# Does there exist a diffeomorphism on $\mathbb{R^2}$ that flattens out the boundary of a compact set at a point?

Given a compact subset of $\mathbb{R^2}$ with ${C^2}$ boundary $S$ and a point $x \in S$, can one find a diffeomorphism $f$ from $\mathbb{R^2}$ to $\mathbb{R^2}$ for which $f(x) = x$, the image $f(S)$ is a ${C^2}$ curve and such that, in a neighborhood of $f(x)$, the curve $f(S)$ coincides with the tangent line of $x$ in $S$?

I think this is possible but still have no idea how to construct such a function $f$.

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Isn't this a standard application of the implicit function theorem? – Branimir Ćaćić Feb 19 '13 at 5:14
Thanks for editing and suggesting answers. But I don't see how the implicit function theorem can be applied directly. Here, I need to adjust the curve $S$ so that it's flattened at a point $x$. – Songkiat Sumetkijakan Feb 19 '13 at 8:29

If by a diffeomorphism you mean a smooth map with smooth inverse the answer is no in general. If you can find such a diffeomorphism it would follow that $S$ is actually smooth in a neighborhood of $x$ not just $\mathcal C^2$ as you have constructed a smooth local submanifold chart of $S$ near $x$.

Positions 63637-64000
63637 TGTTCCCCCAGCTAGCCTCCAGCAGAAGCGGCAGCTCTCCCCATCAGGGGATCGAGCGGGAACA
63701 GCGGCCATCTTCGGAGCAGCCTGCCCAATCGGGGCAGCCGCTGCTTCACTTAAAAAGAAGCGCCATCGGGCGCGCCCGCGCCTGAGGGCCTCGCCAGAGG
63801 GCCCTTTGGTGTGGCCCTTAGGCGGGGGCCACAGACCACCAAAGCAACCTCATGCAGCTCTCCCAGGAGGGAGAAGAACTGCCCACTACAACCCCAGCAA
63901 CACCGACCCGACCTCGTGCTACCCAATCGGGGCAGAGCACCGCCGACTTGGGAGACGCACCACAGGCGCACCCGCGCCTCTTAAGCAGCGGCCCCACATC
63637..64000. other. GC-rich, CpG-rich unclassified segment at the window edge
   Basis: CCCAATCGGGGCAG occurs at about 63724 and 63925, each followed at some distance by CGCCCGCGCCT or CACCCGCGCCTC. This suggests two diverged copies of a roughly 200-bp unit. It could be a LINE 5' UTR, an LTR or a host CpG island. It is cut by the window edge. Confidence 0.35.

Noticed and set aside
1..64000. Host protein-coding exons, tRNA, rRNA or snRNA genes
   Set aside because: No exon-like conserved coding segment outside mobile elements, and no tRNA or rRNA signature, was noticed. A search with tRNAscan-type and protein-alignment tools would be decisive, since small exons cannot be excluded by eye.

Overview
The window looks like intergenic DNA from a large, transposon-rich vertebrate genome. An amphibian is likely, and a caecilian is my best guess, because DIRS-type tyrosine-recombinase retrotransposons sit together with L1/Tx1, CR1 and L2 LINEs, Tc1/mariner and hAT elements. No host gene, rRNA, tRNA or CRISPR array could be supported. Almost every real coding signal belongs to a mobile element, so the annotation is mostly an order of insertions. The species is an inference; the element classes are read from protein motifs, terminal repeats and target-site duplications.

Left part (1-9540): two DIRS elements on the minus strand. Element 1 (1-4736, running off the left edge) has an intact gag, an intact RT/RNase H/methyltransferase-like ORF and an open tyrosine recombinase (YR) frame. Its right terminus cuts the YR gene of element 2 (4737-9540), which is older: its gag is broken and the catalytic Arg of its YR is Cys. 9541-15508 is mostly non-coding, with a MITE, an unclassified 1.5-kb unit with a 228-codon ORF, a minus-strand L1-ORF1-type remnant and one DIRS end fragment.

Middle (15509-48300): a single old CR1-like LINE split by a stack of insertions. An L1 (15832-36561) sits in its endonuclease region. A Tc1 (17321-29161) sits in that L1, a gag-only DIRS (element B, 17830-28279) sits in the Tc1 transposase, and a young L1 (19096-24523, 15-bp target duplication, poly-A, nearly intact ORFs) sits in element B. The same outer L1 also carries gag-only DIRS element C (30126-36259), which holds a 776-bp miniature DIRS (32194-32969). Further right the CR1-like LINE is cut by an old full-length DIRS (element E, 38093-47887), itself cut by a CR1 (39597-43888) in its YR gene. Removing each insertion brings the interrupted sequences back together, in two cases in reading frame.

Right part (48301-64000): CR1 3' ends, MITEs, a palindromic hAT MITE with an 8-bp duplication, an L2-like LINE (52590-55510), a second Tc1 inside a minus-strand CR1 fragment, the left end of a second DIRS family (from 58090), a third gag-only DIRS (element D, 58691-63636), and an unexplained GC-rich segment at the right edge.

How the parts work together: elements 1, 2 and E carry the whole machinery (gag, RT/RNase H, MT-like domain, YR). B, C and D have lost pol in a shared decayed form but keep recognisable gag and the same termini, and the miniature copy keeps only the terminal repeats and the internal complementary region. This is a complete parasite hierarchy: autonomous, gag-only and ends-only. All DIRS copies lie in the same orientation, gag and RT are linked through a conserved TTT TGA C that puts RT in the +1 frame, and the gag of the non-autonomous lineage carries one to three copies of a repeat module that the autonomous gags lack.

If otherwise you are satisfied with a $\mathcal C^2$ map having a $\mathcal C^2$ inverse the answer is yes: You may without loss of generality assume that $x = 0$ and choose some $\epsilon > 0$ such that $B_\epsilon(0) \cap S$ is a graph of some $\mathcal C^2$ function $f$. Choose a $\mathcal C^2$ function $g$ which coincides with $f$ on some intervall $]-\delta,\delta[$ and consider its graph $\{(g(y),y) \in \mathbb R^2 | y \in \mathbb R\}$. Then you may define your desired function via $\phi(x,y) = (g(y) + r,y) \mapsto (r,y)$. That this is indeed a $\mathcal C^2$ map with $\mathcal C^2$ inverse is clear since $h(x,y) := (g(y) + x,y)$ defines such a map and $\phi = h^{-1}$.
By a diffeomorphism, I mean a function $f$ for which both $f$ and $f^{-1}$ are differentiable (can be approximated by a linear map).
I think your answer is going in a right direction. It's just that the function $\phi$ might affect the boundary on the other side(s). We will have to define $\phi$ to be identity map outside a region, possibly $B_\epsilon(0)$, and choose a function $r$ (instead of a constant $r$) so that $\phi$ is still $C^2$. Thank you.